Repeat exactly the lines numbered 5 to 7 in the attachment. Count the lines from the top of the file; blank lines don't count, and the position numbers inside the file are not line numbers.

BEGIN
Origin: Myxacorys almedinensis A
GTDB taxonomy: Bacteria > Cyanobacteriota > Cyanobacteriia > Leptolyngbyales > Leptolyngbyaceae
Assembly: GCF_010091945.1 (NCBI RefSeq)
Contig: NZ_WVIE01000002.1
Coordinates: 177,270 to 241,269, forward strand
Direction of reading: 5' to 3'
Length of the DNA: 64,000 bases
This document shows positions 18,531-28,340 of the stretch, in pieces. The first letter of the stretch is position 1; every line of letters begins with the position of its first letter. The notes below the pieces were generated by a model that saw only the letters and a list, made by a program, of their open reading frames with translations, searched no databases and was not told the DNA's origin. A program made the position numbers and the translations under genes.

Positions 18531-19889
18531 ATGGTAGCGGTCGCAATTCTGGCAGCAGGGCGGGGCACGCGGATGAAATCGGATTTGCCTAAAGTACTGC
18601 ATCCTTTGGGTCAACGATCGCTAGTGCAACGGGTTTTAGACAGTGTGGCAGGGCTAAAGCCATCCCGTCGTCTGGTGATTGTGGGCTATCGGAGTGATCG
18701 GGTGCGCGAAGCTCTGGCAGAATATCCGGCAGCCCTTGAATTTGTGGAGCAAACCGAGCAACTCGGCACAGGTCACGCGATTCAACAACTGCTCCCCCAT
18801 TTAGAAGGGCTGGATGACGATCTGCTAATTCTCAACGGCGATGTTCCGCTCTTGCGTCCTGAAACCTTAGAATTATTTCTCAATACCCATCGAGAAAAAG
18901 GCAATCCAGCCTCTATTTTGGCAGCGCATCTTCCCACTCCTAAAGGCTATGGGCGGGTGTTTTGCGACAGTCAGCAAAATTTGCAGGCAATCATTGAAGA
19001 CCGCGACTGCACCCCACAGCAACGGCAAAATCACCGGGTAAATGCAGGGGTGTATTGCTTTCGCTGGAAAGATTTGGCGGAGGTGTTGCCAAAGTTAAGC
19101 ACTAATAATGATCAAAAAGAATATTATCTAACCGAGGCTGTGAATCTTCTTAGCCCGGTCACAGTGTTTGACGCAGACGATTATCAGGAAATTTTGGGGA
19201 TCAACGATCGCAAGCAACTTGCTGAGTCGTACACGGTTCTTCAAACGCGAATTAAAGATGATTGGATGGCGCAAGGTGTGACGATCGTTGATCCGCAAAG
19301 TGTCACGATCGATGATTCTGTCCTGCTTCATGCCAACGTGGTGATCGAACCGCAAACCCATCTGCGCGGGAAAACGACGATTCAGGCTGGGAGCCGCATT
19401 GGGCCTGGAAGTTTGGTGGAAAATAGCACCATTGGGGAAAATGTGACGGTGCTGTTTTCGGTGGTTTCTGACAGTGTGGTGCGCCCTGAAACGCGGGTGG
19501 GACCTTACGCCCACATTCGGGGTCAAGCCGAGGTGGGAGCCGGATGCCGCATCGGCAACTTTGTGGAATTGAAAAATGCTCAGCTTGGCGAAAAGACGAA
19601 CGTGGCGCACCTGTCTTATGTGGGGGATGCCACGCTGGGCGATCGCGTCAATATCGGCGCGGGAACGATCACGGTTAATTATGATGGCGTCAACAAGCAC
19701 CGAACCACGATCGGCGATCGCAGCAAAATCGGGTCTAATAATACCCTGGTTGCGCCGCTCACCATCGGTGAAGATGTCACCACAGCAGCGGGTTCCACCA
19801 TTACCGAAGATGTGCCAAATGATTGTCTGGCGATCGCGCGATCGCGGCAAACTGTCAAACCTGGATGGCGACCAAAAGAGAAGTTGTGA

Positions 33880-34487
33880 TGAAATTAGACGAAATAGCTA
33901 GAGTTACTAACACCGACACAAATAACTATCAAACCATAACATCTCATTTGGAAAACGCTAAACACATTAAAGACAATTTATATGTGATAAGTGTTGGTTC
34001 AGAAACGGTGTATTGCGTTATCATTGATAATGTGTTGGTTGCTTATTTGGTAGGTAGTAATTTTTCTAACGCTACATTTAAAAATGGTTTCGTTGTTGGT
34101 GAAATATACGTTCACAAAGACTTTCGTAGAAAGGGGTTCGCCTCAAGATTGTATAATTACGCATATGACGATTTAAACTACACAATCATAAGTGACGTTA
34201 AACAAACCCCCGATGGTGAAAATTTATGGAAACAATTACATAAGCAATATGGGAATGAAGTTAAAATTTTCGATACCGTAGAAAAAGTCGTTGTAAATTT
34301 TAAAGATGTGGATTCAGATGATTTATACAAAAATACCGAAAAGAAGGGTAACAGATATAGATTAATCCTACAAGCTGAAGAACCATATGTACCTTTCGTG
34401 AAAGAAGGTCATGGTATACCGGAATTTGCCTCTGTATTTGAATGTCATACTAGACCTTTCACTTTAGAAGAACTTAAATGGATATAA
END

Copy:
Coordinates: 177,270 to 241,269, forward strand
Direction of reading: 5' to 3'
Length of the DNA: 64,000 bases